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In our previous blog, we have discussed the changes introduced in the Working for Workers Act, 2022 (“Bill 88”). As of April 11, 2022, Bill 88 has been enacted and we have monitored updates regarding the implementation of any new requirements for employees and employers. 

Specifically, the Ontario Occupational Health and Safety Act (OHSA) has recently been amended through Regulation 559/22 (the “Regulation”) to address the risk of opioid overdoses in the workplace.

As of June 1, 2023, all Ontario employers who know, or ought to know, that there is a risk of an opioid overdose in their workplace, are required to ensure that, whenever workers are in the workplace, a naloxone kit is made available in good condition. 

This blog post will outline the specific requirements in the new Regulation.

What is Naloxone?

Naloxone is a drug which can be administered via injection or spray to temporarily reverse the effects of an opioid overdose. 

Naloxone is only effective in cases of opioid overdose (morphine, oxycodone, fentanyl, heroine, etc.) and is not effective in cases of overdose related to other classes of drugs. 

Which employers are required to have available Naloxone kits?

The OHSA Regulation requires employers to provide a naloxone Kit if they are aware of (or reasonably should be aware of) all the following circumstances: 

  • There is a risk of a worker opioid overdose 

Employers must evaluate whether there is a reasonable risk of overdose. The Ontario government has provided guidance for employers to evaluate whether such a risk exists. For example, a risk may exist in the following cases: 

  • A worker has disclosed the use of opioids 
  • Paraphernalia found in the workplace
  • Opioid overdose has occurred in the past
  • The employer observes opioid use in the workplace
  • There is a risk that the worker will overdose while in the workplace

If there is a risk of overdose outside the workplace (i.e., on vacation, weekend, etc.) the employer is not required to have a naloxone kit in the workplace under the regulation. 

  • The overdose risk is posed by a worker who works for that specific employer

Employers are only required to have a naloxone kit if there is a risk of overdose related to a worker employed by the employer. If the risk is posed by a worker employed by another employer, there is no requirement under the regulation to have a naloxone kit available. 

However, if only one of the above situations are occurring, the employer is not required to have a naloxone kit.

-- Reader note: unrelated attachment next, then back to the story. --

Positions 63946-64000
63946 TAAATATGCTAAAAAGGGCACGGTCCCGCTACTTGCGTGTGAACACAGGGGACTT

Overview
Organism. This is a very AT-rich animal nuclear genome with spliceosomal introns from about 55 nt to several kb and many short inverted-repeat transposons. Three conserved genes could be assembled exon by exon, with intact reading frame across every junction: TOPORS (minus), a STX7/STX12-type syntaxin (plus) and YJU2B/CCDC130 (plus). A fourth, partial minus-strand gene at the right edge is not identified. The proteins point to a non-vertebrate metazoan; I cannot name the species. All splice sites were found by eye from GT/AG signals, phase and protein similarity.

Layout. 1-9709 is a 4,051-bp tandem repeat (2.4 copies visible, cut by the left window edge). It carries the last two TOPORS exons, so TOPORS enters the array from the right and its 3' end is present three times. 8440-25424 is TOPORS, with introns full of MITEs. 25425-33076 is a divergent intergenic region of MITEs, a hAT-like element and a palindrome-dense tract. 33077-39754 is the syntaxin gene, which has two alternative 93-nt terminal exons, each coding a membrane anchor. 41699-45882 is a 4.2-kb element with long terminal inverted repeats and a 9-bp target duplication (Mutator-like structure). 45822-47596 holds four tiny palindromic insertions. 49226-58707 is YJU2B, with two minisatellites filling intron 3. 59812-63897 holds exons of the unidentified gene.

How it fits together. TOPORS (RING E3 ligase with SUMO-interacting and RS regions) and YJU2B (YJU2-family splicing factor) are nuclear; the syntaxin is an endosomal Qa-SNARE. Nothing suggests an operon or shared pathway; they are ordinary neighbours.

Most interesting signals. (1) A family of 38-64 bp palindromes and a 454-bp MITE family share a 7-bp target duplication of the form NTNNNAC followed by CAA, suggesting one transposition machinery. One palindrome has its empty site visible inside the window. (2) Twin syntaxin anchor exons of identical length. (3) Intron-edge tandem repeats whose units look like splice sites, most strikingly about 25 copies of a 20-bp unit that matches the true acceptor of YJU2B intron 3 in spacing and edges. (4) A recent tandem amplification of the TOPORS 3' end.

Naloxone Kit Requirements and Maintenance

If an employer meets the above criteria and is required to comply with the regulation, they must ensure that they have at least one (1) naloxone kit in the location where the risk is present. 


The OHSA regulation further requires employers to ensure that Naloxone kits are properly maintained and effectively stored. This includes the following: 

  • Storing the naloxone kit at the correct temperature (as outlined by the manufacturer instructions);
  • Keeping the contents of the naloxone kit in a hard case; 
  • Ensuring that the kits are used only once and replaced following use; and 
  • That the naloxone kits are not expired. 

Employers should note the specific requirements on the naloxone kit as maintenance instructions may vary. 

Training and Administration

Employers who are required under the Regulation to have naloxone kits in the workplace  must also ensure that a worker (or multiple workers) have been assigned the responsibility of overseeing the naloxone kits. 

These workers must also receive training in relation to recognizing opioid overdoses, administering naloxone, and understanding the related risks associated with naloxone. 

The employer must ensure that they clearly post the names and working locations of the workers who have received naloxone training and that the naloxone kit(s) is nearby if necessary.

Penalties of Non-Compliance

In addition to the Regulation regarding naloxone kits, the OHSA has also been amended to increase the potential fines for non-compliance with the OHSA. 

As of July 1, 2022, the penalty for a finding of non-compliance with the OHSA is up to $500,000 for an individual/supervisor and up to $1.5 million for a corporation, director, or officer of a corporation, per offence, along with a potential penalty of up to twelve (12) months incarceration for individuals, directors, or officers.

Takeaways for Employers

In advance of June 1, 2023, employers should consider performing a preliminary review of the risks in the workplace in order to determine if they meet the criteria under the Regulation. 

If an employer is required to have a naloxone kit in the workplace, they may be able to obtain naloxone kits and free training for up to two (2) workers through Ontario’s Workplace Naloxone Program. Employers should contact the Canadian Red Cross or St. John’s Ambulance to gain access to these resources. 

Further, this regulation may serve as a reminder to employers to stay up to date with their obligation to maintain a safe, health, and inclusive workplace.  If you are an employee with concerns about the safety in your workplace or an employer with questions about compliance, please contact Toronto employment lawyers, Sultan Lawyers at 416-214-5111 or here.

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